Tax-incentive district includes more businesses

Council redraws lines to exclude residential areas
Jan. 31, 2014 @ 02:47 PM

A recent district change in downtown Thomasville will make more businesses eligible for a tax incentive.

City Council on Jan. 22 approved a new downtown district for its tax incentive program that includes less residential area and more commercial property on Fisher Ferry Street. Council in 2012 initiated the tax incentive program as a way to spur business development in the downtown area.

City Manager Kelly Craver presented the new district map to council at its monthly meeting.

“After consideration at a later time, it was noted that were quite a bit of residential structures within the district approved by council,” Craver said. “I'm redrawing the lines to remove those residential districts and also to expand the area down Fisher Ferry to Colonial Drive to include Fisher Ferry Street, which is right for redevelopment at this point in time.”

Downtown business owners who invest in their property can receive a tax incentive from the city and county. The incentive is based on the increase in the property tax valuation as a result of the investment. Adding the section of Fisher Ferry Street to the district makes several businesses eligible for the incentive.

Councilmen Raleigh York and Scott Styers initiated the tax incentive program, using similar ideas from other municipalities to develop a framework that could work in downtown Thomasville. Styers did not attend the Jan. 22 council meeting and remains hospitalized at Novant Health Forsyth Medical Center with pneumonia.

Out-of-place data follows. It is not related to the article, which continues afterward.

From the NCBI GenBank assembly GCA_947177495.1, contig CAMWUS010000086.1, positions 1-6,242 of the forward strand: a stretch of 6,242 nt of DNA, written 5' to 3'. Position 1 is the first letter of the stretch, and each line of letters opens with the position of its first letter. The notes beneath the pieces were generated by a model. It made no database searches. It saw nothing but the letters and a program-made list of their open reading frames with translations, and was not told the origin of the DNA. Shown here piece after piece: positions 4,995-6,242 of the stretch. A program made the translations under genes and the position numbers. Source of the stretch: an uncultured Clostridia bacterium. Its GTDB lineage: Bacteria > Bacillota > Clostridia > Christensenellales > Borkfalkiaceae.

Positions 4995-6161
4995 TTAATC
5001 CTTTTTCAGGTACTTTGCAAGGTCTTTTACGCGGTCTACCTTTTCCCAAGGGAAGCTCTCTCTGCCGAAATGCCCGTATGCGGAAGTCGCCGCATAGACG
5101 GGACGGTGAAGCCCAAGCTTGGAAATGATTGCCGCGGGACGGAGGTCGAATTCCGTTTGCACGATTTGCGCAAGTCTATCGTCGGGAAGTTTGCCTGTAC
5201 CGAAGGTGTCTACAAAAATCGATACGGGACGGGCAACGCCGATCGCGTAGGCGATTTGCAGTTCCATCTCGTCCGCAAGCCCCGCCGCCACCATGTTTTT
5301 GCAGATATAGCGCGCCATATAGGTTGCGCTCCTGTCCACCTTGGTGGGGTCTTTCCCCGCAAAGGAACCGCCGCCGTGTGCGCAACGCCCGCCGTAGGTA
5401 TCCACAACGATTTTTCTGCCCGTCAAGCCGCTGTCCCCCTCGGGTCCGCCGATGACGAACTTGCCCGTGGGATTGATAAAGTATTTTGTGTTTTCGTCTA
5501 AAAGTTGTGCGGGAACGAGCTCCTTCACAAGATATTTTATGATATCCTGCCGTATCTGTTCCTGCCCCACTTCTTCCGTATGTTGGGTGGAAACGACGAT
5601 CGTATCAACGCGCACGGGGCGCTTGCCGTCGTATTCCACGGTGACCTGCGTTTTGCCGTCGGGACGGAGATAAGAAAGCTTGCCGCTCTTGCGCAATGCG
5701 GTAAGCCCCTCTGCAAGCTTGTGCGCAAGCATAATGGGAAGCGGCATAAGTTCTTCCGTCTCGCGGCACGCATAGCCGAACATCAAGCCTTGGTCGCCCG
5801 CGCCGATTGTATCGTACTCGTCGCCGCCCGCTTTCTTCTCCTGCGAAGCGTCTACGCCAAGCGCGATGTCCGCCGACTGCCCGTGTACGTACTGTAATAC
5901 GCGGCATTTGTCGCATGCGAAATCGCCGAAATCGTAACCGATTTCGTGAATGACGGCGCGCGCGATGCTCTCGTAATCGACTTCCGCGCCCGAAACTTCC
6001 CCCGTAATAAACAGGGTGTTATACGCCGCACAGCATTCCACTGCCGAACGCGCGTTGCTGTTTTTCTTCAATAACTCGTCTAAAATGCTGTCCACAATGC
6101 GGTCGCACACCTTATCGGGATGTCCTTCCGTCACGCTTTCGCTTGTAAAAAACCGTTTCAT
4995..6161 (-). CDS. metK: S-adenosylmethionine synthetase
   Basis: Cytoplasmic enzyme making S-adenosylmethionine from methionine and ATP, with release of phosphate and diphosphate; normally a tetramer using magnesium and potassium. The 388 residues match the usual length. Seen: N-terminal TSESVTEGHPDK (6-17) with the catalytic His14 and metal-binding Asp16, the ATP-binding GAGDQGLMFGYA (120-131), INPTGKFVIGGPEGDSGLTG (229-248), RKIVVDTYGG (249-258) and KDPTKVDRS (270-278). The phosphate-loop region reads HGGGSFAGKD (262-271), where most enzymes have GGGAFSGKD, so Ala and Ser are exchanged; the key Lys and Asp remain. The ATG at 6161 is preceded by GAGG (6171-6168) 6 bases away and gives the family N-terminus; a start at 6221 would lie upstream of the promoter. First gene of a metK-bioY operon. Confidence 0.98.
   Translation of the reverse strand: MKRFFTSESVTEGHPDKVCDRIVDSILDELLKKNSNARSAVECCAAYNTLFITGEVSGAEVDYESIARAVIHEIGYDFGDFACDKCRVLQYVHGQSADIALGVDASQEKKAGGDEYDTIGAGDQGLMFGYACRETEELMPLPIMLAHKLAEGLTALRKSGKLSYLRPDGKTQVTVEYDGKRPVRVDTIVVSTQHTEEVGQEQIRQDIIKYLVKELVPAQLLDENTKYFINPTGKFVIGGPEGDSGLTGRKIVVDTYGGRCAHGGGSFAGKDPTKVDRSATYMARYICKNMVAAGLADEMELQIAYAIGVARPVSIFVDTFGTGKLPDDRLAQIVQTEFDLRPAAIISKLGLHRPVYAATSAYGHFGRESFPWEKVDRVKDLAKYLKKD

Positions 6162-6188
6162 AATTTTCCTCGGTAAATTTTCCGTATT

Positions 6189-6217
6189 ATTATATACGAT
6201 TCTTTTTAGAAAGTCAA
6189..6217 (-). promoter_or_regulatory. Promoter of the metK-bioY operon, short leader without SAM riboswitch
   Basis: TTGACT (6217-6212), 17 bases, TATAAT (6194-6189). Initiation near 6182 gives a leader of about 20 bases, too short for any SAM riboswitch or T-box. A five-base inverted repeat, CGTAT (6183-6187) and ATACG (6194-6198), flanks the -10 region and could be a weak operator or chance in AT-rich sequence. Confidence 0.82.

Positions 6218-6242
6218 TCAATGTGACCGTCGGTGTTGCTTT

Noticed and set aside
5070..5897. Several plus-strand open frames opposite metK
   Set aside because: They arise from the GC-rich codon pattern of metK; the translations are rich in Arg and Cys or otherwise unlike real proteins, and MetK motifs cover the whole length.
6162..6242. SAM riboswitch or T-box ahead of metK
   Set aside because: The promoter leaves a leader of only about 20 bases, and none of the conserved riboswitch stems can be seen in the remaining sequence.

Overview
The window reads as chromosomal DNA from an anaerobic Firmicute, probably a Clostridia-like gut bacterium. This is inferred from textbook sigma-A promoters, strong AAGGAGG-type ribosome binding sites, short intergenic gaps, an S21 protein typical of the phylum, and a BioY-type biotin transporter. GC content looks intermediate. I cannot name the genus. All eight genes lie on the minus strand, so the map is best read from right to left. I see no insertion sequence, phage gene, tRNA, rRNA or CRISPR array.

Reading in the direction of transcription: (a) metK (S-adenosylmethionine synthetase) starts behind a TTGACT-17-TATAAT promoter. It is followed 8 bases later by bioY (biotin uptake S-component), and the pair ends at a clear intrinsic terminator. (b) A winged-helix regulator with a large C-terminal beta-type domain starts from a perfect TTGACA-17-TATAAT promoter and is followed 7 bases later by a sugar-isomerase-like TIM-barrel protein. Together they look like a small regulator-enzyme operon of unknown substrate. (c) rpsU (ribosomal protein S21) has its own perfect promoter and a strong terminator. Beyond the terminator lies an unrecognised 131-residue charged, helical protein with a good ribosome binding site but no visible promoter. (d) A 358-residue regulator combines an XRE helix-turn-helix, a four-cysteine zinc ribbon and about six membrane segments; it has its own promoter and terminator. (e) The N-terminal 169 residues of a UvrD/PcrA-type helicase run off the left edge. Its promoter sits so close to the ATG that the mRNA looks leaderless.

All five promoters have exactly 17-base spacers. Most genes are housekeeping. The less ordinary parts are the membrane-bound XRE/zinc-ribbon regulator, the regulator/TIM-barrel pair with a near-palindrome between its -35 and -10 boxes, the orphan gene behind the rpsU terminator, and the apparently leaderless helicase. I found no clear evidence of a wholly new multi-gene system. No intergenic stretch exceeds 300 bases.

York took the opportunity to recognize the efforts of his fellow council member.

“I think Councilman Styers deserves a lot of credit for doing a bulk of the legwork on this,” York said. “He had several meetings, emails back and forth with our city attorney in developing this. He did research with other towns. He was instrumental in bringing this together. I was just along for the ride more or less.”

City Attorney Paul Mitchell said Styers' persistence paved the way toward making the program a reality.

“I just couldn't make progress and I was quite frustrated because I understand the concept and its been a great boom for the city,” said Mitchell. “It occurred to him to call some cities which actually had very creative programs. When he gave me the key I put it in the door. He deserves a lot of credit as I think it has been a real positive thing for the city.”


Staff Writer Eliot Duke can be reached at 888-3578, or